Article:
Culture bites

Details and tailoring, the way Italians dress to suit their silhouette

We all know that Italians are among the best-dressed people on the earth, but why is this? What is it about their fashion and clothing that always makes it look so good, and distinguishes it? After twenty years of intense observation and attempted emulation, my conclusion is that it comes down to two things – details and tailoring.

Italians dress to suit their size, stature and individual shapes. For this they need excellent tailoring as one size does not fit all. It always amazed me that the busiest place on a Saturday morning in Italy was the Sartoria or Tailor. Often I had to wait in a queue. Having new and old clothes taken in or up or re-shaped was a normal weekly occurrence, making sure that everything fitted perfectly and suited the wearer rather than just taking it off the shelf and making do.

The first time a female Commessa gently placed her hands on my breasts and cupped them, in response to me telling her that I wanted to buy a bra, I was speechless with shock. I didn’t know that not only would she be able to provide me with exactly the right bra, but that she could pick out the right cut of shirt for my shape and size too. For the first time in my life I was wearing a shirt that fit me perfectly. The same thing happened with other parts of my anatomy. I was told bluntly ‘no you will not look good in that Signora, but try this’ and, like magic, parts of me were embellished or hidden as the case required them to be. Shop assistants who knew more about my body shape than I did and as a result picked clothes that made me look better in them than out of them chose many of my favourite outfits for me.

In addition to the perfect fit of Italians and their clothes is the attention to detail that many of their clothes have, without becoming fussy or ostentatious. The straight black skirt will have stitching that emphasises the hips; the man’s business shirt will have tiny buttons at the lapel (years before the ‘button down shirt’ appeared anywhere else).  Contrasting colour stitching will bring out a subtle colour in the fabric, seams on jeans will sparkle with just a little bling, and knitwear is designed to create a waist even where there may not be one. Details also include accessories such as suntans and haircuts, but particularly jewellery, watches, bags, lingerie, shoes, scarves, ties and sunglasses. Perfectly tailored clothes with subtle and enhancing details teamed with the above mentioned accessories make even people that are not naturally gorgeous looking, dress as though they are, and it has the same effect.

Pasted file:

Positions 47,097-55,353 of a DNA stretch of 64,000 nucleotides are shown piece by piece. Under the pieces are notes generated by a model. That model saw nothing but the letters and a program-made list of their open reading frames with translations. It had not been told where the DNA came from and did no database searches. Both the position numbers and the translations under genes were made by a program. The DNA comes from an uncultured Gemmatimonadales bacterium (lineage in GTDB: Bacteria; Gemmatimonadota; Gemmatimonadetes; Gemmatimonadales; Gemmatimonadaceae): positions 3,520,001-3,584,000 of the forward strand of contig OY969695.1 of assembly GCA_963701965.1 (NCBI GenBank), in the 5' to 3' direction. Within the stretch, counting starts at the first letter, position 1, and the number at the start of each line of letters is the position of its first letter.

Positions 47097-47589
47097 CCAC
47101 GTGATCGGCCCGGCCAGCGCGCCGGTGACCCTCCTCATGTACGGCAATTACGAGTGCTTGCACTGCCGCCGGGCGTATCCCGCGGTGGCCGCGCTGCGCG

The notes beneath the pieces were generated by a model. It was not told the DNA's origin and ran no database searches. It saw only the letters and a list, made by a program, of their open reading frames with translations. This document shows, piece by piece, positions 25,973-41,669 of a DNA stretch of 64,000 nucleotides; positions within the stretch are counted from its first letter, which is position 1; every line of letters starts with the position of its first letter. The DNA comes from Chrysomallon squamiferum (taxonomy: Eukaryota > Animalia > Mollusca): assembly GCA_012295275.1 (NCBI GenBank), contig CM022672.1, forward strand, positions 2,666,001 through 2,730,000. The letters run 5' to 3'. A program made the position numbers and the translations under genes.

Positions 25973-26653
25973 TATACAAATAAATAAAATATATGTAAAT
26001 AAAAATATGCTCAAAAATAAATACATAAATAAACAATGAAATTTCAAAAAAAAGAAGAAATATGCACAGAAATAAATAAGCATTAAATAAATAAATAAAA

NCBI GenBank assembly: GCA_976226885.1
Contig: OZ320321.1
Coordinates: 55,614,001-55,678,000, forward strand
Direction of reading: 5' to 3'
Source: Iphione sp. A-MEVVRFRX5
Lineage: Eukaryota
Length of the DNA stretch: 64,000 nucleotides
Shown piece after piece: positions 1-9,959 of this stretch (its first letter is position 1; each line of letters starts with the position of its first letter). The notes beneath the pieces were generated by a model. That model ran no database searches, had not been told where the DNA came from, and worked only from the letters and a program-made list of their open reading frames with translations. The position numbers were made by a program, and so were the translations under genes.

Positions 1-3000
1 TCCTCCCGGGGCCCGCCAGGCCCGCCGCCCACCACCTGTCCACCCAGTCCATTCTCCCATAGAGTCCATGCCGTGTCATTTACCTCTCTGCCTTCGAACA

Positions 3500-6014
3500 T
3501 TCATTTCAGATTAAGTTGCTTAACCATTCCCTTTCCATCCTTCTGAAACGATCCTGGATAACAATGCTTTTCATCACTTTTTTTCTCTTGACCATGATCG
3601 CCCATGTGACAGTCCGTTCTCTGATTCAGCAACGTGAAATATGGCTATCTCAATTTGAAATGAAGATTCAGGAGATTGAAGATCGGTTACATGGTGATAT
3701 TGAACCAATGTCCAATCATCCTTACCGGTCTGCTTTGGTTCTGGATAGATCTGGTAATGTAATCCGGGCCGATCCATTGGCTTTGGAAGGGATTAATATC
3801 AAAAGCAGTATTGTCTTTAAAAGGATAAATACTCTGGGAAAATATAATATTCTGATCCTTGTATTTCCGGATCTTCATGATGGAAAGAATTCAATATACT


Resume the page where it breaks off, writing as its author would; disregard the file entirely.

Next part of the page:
One day at my local bar/café in Rome I watched a short, large girthed, grey haired man walk to the bar wearing an immaculate suit. On his arm was a tall woman whose face was full of wrinkles. She was wearing a flowing green silk, knee-length dress and gold high heels which she elegantly and effortlessly walked in.  They happily talked and greeted others, chatted and moved on. With his perfectly cut suit, silk tie, shining skin and good hair cut, he looked ten feet tall even though he was a head shorter than the beautiful woman on his arm.

Bronte Dee Jackson
Bronté Jackson lived and worked in Rome for seventeen years. Originally from Melbourne, she wrote stories regularly, and recorded her insights of life around her, from the age of eight. She won third place in the Rome Short Story Competition in 2010 and was published in ‘Seven Stories of Rome’. She regularly writes stories for her blog about life in Rome and was selected to be part of the top ten in the Ultimate Rome Blogger List 2011 on Easy Jet Website. Her unpublished manuscript, ‘Roman Daze’, received a ‘First Commendation’ in the IP picks Australian national writing competition in 2012 for best creative non-fiction. Bronté’s book ‘Roman Daze – La Dolce Vita for all Seasons’ was published by Melbourne Books in 2014. Bronte returned to live in Melbourne in 2011. She holds a degree in Social Anthropology and a Master’s degree in Business Administration (MBA).

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